In the fields that I am most familiar with, a publication will only ever become a news report if it is published in a very high impact journal in the field, as those are the publications that the institution’s media office will typically promote and is their approach to separate wheat from chaff. With that level of journal, I would hope that it is very clear in the original publication that the authors are not concluding that X causes Y if there hasn’t been the most rigorous assessment of causation. If this is not the case, I think there is a failing of the peer review process to let overgenralized conclusions be made. If the lack of certain causation is clear in the scientific publication but becomes ignored in the news report, than that is a failing of scientists communicating with journalists and, in my experience, the failing could have been with either side, depending on the individuals involved.

    • nicoleandmaggie Says:

      Sometimes the journalists don’t communicate with the scientists. I’ve found myself quoted in print by people I’ve never talked to. It’s hard to communicate when you have no idea that you’re having a conversation!

      I have my students bring in examples of news articles assuming that correlation means causation each year. Probably 70-80% of these articles are either about medicine/health or education.

  2. Cloud Says:

    I get very frustrated by reporting on studies, particularly ones on health/environmental risks. It drives me nuts that people suspect all sorts of terrible motives out of just about any company, but will believe a study from a “public policy group” that they’ve never heard of without question. I have ranted on this repeatedly on my blog.

    A related, but less rant-inducing problem, is the fact that people don’t understand that our knowledge is almost always incomplete. This is particularly annoying in the parenting arena, where people will point to a study and say “SEE. This is how we’re supposed to do it!” without regard to the limits of that study. In the past, there were some truly awful child-rearing practices that were based on the best science of the day. It just happens, that science was incomplete, and later studies made it clear that other practices would be better. Do we really think we’re that much better at the science now? I don’t. That’s why I’ll take the research as one component of my decision about what to do, but will also think it through for myself, based on what it seems my child needs.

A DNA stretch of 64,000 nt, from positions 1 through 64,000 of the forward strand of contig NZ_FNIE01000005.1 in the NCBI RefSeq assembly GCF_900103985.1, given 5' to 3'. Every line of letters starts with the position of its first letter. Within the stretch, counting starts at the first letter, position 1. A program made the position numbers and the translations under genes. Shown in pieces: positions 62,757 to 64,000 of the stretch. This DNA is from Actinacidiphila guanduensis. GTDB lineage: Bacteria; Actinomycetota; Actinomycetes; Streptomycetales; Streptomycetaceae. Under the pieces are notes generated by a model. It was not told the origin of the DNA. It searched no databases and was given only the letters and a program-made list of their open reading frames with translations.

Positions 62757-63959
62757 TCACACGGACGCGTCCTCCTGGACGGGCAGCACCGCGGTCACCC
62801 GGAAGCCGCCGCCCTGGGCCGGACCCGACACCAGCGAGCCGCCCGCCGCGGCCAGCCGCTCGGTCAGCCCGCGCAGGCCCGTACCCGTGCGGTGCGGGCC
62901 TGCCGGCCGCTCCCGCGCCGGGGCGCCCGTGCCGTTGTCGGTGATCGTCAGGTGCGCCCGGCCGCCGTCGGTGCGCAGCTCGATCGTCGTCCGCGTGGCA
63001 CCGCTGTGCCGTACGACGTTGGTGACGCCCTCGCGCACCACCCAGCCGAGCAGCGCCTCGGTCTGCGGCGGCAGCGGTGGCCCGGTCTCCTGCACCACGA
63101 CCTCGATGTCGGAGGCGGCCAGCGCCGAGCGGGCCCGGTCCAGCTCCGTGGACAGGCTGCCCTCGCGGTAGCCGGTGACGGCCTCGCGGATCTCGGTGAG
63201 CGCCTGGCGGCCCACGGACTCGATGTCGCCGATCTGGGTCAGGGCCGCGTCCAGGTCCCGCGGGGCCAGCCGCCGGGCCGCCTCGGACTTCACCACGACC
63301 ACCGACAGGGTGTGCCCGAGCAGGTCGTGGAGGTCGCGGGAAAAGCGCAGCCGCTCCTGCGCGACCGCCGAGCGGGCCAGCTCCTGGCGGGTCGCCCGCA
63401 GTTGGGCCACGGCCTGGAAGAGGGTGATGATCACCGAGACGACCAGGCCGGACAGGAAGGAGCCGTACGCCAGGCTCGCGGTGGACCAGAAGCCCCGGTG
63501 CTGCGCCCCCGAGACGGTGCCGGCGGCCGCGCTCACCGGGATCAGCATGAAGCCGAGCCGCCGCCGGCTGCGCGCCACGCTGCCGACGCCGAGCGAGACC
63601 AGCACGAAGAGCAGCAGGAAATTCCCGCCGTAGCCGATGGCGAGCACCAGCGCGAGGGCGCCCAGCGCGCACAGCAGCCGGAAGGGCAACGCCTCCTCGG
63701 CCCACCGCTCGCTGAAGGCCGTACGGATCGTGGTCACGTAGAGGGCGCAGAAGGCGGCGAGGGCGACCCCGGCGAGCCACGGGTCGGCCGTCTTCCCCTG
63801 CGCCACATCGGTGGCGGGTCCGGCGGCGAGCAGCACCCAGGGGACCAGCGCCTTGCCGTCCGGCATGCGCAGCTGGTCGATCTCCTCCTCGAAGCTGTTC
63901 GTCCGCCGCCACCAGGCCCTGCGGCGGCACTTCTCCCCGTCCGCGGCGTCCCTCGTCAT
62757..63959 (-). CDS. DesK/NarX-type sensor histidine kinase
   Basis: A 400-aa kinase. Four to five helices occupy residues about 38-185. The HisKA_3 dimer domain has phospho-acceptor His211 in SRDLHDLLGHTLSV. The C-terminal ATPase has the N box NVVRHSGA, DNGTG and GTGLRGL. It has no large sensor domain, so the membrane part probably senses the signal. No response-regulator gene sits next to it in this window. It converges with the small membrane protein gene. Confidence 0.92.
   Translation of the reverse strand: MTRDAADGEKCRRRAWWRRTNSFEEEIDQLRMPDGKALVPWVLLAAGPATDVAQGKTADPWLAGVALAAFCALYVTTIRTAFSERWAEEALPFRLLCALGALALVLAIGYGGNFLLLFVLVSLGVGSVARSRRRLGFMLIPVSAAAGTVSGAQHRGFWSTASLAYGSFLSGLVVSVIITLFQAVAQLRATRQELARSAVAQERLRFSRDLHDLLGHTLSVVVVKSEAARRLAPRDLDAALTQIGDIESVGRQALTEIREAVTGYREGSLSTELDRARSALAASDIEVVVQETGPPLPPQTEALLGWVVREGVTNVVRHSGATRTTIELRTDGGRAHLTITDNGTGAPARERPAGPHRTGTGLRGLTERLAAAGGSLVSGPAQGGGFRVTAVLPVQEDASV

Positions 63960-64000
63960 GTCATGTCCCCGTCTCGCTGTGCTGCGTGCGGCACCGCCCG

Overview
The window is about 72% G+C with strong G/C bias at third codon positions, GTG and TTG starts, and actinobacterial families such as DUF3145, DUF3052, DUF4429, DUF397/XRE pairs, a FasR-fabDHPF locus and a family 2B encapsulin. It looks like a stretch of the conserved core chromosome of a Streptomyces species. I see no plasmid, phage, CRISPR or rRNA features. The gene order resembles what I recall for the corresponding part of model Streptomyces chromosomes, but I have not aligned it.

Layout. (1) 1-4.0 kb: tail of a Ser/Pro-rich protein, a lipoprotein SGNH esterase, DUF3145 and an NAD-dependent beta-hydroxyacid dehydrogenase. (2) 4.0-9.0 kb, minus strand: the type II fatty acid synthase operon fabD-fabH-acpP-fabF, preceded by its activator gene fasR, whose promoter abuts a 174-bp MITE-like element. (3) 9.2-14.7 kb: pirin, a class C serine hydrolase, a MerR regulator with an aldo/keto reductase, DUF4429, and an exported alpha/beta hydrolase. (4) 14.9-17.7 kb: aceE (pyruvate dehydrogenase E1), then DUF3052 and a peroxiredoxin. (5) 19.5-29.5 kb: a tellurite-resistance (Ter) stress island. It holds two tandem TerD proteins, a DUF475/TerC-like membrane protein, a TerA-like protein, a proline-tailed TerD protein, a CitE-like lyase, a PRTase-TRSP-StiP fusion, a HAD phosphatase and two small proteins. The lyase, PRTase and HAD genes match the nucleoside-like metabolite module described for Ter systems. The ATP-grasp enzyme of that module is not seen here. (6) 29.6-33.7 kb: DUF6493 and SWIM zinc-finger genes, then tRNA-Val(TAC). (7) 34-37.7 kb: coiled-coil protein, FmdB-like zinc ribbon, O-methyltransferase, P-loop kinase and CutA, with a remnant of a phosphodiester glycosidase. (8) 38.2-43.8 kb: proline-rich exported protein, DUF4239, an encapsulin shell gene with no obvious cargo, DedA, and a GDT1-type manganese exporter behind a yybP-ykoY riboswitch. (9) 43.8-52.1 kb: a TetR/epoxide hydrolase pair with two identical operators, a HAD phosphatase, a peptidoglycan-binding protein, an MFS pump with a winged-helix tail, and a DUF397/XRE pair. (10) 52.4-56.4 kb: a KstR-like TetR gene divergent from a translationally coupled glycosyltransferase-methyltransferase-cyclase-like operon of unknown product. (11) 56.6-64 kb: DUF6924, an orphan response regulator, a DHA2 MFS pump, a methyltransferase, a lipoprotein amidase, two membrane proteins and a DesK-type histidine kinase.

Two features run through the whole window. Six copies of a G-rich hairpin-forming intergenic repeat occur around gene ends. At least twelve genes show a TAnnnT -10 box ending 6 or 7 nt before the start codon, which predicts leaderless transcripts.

• nicoleandmaggie Says:

      Of course a lot of parenting “science” is not based on anything scientific at all, just random unproven theories. Book writers just talk as if they’re experts when in reality many of them are just crackpots with an agenda to sell books by harnessing parental guilt.

      Did I say parental guilt? Silly me. Maternal guilt.

  3. bogart Says:

    First let me say that I think @Cloud’s “I have ranted on this repeatedly on my blog” should probably become a t-shirt. Or an index. Maybe both.

    As for me, where this drives me nuttiest (by far) is clinicians, e.g. the conversation I had with my GP (who for the record I like and trust, overall) pre- and post- screening mammogram (as a woman in her 40s with no identified risk factors, I didn’t want one and she thought I should have one. As evidenced by the “post-,” I ended up yielding). Her point was that she has seen women like me have breast cancer be diagnosed and treated that way, and of course mine was that diagnosis and treatment are not necessarily good things — that they may damage quality of life while failing to prolong (or even shortening) it.

    (Then there were the women on the online mom’s board telling me I was nuts to consider not getting a mammogram because it is important to use available preventive measures. Mammograms. Prevent. Nothing.)

    I don’t expect much of the press (other than that they give me enough information to find the original study). Said expectations (with the possible exception of the parenthetical one) are frequently met.

    • chacha1 Says:

      I am noncompliant re: mammograms too. :-) I have no family history, no risk factors, and no reason to believe that THAT is what’s gonna kill me. Once every 5 years is plenty.

      And I also don’t expect much from the “press”. A lot of people working as journalists today, *especially* on the web news services, seem to be functionally illiterate. Their work is poorly (if at all) edited, and given that, I have no reason to believe there is any fact-checking at all going on.